A small group of volunteers with limited technological knowledge were taught how to hack a secure account in less than 15 minutes.
The volunteers followed a 14-minute classroom-style tutorial, which is freely available online, and from this, they were able to download hacking software that allowed them to access login details and passwords for email accounts, social networking sites and online shopping accounts within a matter of minutes.
The volunteers, who signed a disclaimer saying they would not use the information for illegal or malicious attacks, learned how to operate a ‘man-in-the-middle' technique to hack into a computer network and obtain a victim's credentials
There are currently over 20,000 videos on YouTube with basic hacking information tips teaching users how to hack social media profiles, email, smartphones and PayPal accounts. According to research, 63 per cent believe that these ‘hacking' tutorials should be removed.
Michael Lynch, identity fraud expert at CPP, who co-conducted the session with Firebrand Training, said that it is important that people are aware of the risks so they can take the necessary steps to protect their identities and manage any compromised data.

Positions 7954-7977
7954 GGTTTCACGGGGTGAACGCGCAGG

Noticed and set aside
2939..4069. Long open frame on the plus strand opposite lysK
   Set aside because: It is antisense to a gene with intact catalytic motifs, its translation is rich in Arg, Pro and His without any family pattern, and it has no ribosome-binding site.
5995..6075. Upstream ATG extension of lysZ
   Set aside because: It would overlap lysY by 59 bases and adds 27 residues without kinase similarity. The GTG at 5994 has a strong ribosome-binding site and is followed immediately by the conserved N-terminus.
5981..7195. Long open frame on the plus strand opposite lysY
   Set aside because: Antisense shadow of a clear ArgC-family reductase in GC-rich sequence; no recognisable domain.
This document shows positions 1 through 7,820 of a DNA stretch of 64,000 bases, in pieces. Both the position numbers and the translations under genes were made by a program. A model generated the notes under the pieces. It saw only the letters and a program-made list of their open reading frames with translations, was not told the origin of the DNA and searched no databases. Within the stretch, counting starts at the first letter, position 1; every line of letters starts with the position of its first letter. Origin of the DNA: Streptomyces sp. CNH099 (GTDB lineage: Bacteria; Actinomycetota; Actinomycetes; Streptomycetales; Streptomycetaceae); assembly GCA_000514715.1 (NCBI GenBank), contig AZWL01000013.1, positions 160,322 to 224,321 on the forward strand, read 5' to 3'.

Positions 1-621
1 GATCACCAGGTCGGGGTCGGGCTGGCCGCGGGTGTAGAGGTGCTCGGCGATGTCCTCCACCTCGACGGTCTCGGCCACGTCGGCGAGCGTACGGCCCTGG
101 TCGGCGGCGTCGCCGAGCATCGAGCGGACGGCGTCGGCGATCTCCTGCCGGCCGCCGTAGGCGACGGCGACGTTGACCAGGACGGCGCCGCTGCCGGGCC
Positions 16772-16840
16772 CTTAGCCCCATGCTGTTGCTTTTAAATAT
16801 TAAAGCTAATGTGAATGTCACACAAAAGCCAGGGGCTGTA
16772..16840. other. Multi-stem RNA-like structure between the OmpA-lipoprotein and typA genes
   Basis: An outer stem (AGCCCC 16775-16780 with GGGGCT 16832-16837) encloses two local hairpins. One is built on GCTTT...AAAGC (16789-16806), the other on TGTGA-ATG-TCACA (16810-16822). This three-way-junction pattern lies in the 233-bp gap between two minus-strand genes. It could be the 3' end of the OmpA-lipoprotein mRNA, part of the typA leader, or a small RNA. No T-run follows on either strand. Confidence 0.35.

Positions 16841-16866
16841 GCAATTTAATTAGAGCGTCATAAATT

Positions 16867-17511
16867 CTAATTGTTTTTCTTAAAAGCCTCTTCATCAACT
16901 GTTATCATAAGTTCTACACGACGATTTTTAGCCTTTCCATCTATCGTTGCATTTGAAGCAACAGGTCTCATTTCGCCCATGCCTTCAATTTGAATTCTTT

He said: “As our live session has shown, these hacking 'skills' can be applied within minutes, so it's crucial for consumers to take steps to protect themselves. With an increased demand for tighter online security, we're calling on the government to review access to these online hacking lessons and implement tighter regulation of internet hacking communities.”
Robert Chapman, CEO of Firebrand Training, said: “The wide availability of free hacking tools is a real concern and everyone is a target. These resources are only going to grow and become more advanced, meaning that organisations and individuals must take steps to protect themselves. We demonstrated how a very basic way of hacking could be used to steal millions of pounds from the unprepared.”